Jesus’ healing of the crippled woman invites us to ask ourselves, “How long has it been since I sought forgiveness, either of God, other people, or myself?”
For instance, every time we celebrate the Mass, we have an opportunity to extend to others the peace and forgiveness God requires we, his children, live by. Oftentimes, this very liturgical act gets passed off as a sort of Eucharistic halftime, a seven-inning stretch, as an opportunity to catch up with others.
The Offering of Peace to our fellow congregants dates back to the earliest days of the Church. For instance, Pope St. Gregory the Great, who lived in the 6th and 7th Century, saw the offering of peace as a prerequisite for the reception of Communion. The Offering of Peace to others reminds us that, before we approach the Lord at his holy altar, we make our hearts as fitting and kindly a home as we can for him to dwell.
For it is in squaring our lives with others and with God that we begin to raise ourselves up from those sins that bind us to the earth. Like the crippled woman, when we carry with us the intolerable burdens of our lives, our eyes are constantly looking down, fixated on the present world with its own set of cares and concerns.
We don’t know what exactly brought the woman to the synagogue that day. It was of course the Sabbath and maybe she still saw it as her duty to attend. We don’t know how strong her faith was or even if she had any. We don’t know if she knew of Jesus before she walked into prayers or if she was confused about who and what this man was doing coming up to her that one day while she’s trying to mind her own business.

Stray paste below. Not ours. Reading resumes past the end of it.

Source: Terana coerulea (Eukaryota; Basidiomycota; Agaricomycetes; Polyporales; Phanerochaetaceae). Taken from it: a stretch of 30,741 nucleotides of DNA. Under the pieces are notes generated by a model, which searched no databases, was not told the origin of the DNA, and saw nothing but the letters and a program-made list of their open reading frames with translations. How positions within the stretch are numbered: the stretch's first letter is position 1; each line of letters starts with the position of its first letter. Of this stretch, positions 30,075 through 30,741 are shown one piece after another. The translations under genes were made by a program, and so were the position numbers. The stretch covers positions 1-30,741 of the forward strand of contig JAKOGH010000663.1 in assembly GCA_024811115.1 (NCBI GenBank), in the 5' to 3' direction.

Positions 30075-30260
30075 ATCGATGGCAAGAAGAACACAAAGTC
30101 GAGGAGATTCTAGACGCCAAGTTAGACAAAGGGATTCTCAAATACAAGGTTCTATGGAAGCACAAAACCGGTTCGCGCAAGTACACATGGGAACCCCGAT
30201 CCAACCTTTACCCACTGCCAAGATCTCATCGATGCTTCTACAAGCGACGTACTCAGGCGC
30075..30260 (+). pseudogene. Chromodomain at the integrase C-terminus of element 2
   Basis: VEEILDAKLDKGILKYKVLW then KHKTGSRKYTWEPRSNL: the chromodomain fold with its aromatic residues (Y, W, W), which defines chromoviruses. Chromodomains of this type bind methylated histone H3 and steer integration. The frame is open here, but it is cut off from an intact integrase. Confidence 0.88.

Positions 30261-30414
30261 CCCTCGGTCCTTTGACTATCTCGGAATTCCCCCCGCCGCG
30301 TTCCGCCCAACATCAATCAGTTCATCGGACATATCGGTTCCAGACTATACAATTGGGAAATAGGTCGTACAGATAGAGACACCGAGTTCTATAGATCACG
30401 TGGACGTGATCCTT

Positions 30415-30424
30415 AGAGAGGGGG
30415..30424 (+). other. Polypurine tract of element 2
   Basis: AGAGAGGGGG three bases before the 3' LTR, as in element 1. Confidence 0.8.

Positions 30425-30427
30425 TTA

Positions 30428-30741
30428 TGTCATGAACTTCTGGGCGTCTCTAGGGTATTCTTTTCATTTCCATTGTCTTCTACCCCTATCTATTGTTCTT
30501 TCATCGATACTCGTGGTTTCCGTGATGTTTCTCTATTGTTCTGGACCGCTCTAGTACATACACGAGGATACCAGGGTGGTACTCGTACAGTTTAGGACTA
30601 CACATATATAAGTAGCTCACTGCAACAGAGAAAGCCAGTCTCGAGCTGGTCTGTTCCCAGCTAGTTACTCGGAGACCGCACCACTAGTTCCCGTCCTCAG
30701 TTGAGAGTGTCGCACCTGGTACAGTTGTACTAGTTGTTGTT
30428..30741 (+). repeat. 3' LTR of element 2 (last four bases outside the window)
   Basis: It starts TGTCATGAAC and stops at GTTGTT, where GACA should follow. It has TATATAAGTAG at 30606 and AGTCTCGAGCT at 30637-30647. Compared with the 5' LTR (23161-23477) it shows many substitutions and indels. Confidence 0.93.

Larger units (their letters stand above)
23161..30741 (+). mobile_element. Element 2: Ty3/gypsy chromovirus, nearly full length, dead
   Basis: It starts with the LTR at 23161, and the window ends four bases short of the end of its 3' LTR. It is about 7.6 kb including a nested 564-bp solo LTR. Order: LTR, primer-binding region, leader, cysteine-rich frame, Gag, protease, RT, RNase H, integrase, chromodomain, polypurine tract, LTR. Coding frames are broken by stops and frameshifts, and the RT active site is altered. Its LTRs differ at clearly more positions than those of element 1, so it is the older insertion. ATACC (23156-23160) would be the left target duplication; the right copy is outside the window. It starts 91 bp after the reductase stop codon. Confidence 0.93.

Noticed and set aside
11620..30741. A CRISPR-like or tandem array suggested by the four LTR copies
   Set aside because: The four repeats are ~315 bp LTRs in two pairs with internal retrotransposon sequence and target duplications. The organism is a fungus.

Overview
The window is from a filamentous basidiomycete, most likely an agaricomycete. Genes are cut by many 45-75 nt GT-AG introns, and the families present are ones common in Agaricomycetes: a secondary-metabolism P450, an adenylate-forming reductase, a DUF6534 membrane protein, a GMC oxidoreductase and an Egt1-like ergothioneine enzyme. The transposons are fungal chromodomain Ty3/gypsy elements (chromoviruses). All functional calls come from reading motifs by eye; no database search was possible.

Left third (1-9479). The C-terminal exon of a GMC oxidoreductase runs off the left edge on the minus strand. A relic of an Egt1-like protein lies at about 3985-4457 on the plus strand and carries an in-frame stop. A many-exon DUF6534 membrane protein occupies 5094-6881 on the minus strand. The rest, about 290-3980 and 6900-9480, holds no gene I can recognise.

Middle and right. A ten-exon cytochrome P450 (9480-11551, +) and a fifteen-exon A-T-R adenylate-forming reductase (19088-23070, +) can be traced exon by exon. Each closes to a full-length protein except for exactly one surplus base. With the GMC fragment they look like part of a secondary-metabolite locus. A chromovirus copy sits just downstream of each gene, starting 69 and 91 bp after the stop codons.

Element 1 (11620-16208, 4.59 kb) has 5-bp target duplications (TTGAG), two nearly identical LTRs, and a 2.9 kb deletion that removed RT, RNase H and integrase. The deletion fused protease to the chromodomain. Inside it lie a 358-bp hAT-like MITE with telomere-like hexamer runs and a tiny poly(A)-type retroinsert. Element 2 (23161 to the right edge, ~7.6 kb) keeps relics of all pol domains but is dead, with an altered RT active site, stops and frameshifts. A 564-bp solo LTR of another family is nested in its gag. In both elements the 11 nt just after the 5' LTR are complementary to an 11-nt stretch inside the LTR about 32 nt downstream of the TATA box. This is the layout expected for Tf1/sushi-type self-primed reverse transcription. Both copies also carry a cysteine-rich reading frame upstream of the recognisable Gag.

But, her appearance at the synagogue can be us today and any time we come to church if we allow God just one opportunity to transform our lives.
And how did our Lord respond to this woman's appearance at the synagogue? The Gospel tells us that Jesus saw her and called her over. This woman who may have been easily lost in a crowd or unable to stand on her own was spotted by our Lord and called forth.
No one, we are taught, is forgotten by the Lord.
No one’s pain, no one’s burden is unseen by our God.
Jesus lays his hands on her and she stands up straight for the first time in nearly two decades. We don’t know how exactly how Jesus brought about the healing of this woman, but the laying on of hands has often been associated with the outpouring of the Holy Spirit. Anytime priests or deacons are ordained or bishops consecrated or the sacraments administered, the laying on of hands forms an important and vital part of our religious ceremonies (BCP, p. 455, 521, 533, 545). We are reminded that when a priest or minister of the church lays their hands upon a person, they are following the example of Christ who himself administered his healing power to those whom he touched.